is a polynomial of degree k at the most in the interval $$[0,\eta _{{\mathbf {a}}})$$ if the ball of center $${\mathbf {a}}$$ and radius $$\eta _{{\mathbf {a}}}$$ is contained in $$\Omega .$$

### Proof

If u is harmonic in the ball of center $${\mathbf {a}}$$ and radius $$\eta _{{\mathbf {a}}}$$ then [1, Thm. 1.31] there are unique harmonic polynomials $${\mathsf {Y}}_{m}\in {\mathcal {H}}_{m}$$ for $$m\in \mathbb {N}$$ such that

\begin{aligned} u\left( {\mathbf {x}}\right) =\sum _{m=0}^{\infty }{\mathsf {Y}}_{m}\left( \mathbf {x-a}\right) \,, \end{aligned}
(3.2)

uniformly on compacts of the ball. If $$p\in {\mathcal {P}}_{k}$$ then $$\int _{\mathbb {S}}{\mathsf {Y}}_{m}\left( \omega \right) p\left( \omega \right) \,\mathrm {d}\omega =0$$ if $$m>k,$$ so that

\begin{aligned} \varphi _{p,{\mathbf {a}}}\left( r\right) =\sum _{m=0}^{k}\left( \int _{\mathbb {S} }{\mathsf {Y}}_{m}\left( \omega \right) p\left( \omega \right) \,\mathrm {d}\omega \right) r^{m}, \end{aligned}
(3.3)

is a polynomial of degree k at the most. $$\square$$

Our first characterization of harmonic functions by the polynomial spherical mean property at a single point is the following.

### Theorem 3.2

Let u be a real analytic function defined in a region $$\Omega \subset \mathbb {R}^{n}.$$ Let $${\mathbf {a}}\in \Omega .$$ Suppose that for all polynomials $$p\in {\mathcal {P}}_{k}$$ there exists $$\eta _{p}>0$$ such that for $$0\le r<\eta _{p}$$ the function $$\varphi _{p}=\varphi _{p,{\mathbf {a}}}$$ is a polynomial of degree k at the most. Then u is harmonic in $$\Omega .$$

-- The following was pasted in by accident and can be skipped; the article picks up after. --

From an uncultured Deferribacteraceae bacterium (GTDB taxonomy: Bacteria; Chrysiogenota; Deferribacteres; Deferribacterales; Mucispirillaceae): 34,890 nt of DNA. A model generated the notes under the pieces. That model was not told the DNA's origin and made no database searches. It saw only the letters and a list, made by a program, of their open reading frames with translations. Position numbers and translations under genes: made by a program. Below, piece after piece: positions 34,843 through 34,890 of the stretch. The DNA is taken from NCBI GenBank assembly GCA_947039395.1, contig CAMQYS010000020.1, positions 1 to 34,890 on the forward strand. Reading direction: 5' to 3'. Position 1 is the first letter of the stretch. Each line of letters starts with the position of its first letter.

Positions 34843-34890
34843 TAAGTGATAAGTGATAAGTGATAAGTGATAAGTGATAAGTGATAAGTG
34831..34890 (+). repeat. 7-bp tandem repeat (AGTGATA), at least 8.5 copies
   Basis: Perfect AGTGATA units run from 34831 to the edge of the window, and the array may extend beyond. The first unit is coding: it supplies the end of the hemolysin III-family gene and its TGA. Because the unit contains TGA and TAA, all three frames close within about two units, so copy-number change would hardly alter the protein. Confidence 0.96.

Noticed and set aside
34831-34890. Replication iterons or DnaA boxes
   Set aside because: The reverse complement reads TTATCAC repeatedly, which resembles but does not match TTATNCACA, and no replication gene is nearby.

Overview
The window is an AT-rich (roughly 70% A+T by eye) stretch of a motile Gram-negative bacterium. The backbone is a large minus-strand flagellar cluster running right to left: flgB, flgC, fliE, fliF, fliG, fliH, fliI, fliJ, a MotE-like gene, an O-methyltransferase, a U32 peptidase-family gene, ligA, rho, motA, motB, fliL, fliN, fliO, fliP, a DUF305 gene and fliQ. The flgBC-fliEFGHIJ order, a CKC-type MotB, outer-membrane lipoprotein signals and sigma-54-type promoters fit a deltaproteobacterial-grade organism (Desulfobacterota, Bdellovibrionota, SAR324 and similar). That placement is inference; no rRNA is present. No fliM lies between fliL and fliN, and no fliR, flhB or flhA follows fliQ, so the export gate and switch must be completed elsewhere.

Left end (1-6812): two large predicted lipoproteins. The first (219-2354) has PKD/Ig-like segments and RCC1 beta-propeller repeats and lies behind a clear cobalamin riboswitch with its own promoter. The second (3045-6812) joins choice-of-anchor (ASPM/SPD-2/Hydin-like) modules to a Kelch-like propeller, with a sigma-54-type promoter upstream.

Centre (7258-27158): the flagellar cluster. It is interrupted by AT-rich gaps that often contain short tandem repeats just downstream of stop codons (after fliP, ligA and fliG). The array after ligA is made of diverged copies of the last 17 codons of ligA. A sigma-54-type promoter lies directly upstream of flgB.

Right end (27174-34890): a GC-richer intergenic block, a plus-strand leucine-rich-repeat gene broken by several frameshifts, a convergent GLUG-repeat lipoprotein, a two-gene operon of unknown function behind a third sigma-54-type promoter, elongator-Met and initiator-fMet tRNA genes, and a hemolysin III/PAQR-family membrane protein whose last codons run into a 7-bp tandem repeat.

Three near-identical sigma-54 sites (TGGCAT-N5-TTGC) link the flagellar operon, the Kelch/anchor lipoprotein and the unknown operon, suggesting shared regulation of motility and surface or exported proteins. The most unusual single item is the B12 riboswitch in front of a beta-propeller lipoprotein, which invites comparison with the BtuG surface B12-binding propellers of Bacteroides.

### Proof

Let $${\mathsf {Y}}\in {\mathcal {H}}_{k}.$$ Then (2.6) yields

\begin{aligned} \varphi _{{\mathsf {Y}}}\left( r\right) =\int _{\mathbb {S}}u\left( \mathbf {a+}r\omega \right) {\mathsf {Y}}\left( \omega \right) \,\mathrm {d}\omega \sim C\sum _{m=0}^{\infty }\frac{\left. \Delta ^{m}{\mathsf {Y}}\left( \nabla \right) u\right| _{{\mathbf {a}}} }{W_{n,k,m}}r^{k+2m}, \end{aligned}
(3.4)

as $$r\rightarrow 0^{+}.$$ But $$\varphi _{{\mathsf {Y}}}$$ is a polynomial of degree k and we conclude that all the terms in this expansion, except perhaps the first, vanish,

\begin{aligned} \left. \Delta ^{m}{\mathsf {Y}}\left( \nabla \right) u\right| _{{\mathbf {a}}}=0\,,\ \ \ \ m>0\,, \end{aligned}
(3.5)

and $$\varphi _{{\mathsf {Y}}}=CM_{{\mathsf {Y}}}r^{k}$$ where $$M_{{\mathsf {Y}}}$$ is the constant

\begin{aligned} M_{{\mathsf {Y}}}=\frac{\left. {\mathsf {Y}}\left( \nabla \right) u\right| _{{\mathbf {a}}}}{W_{n,k,0}}. \end{aligned}
(3.6)

Furthermore, the part of S,  the Taylor series of u at $${\mathbf {a}},$$ that is a radial multiple of $${\mathsf {Y}}$$ is just the constant $$M_{{\mathsf {Y}}}$$ times $$\mathsf {Y.}$$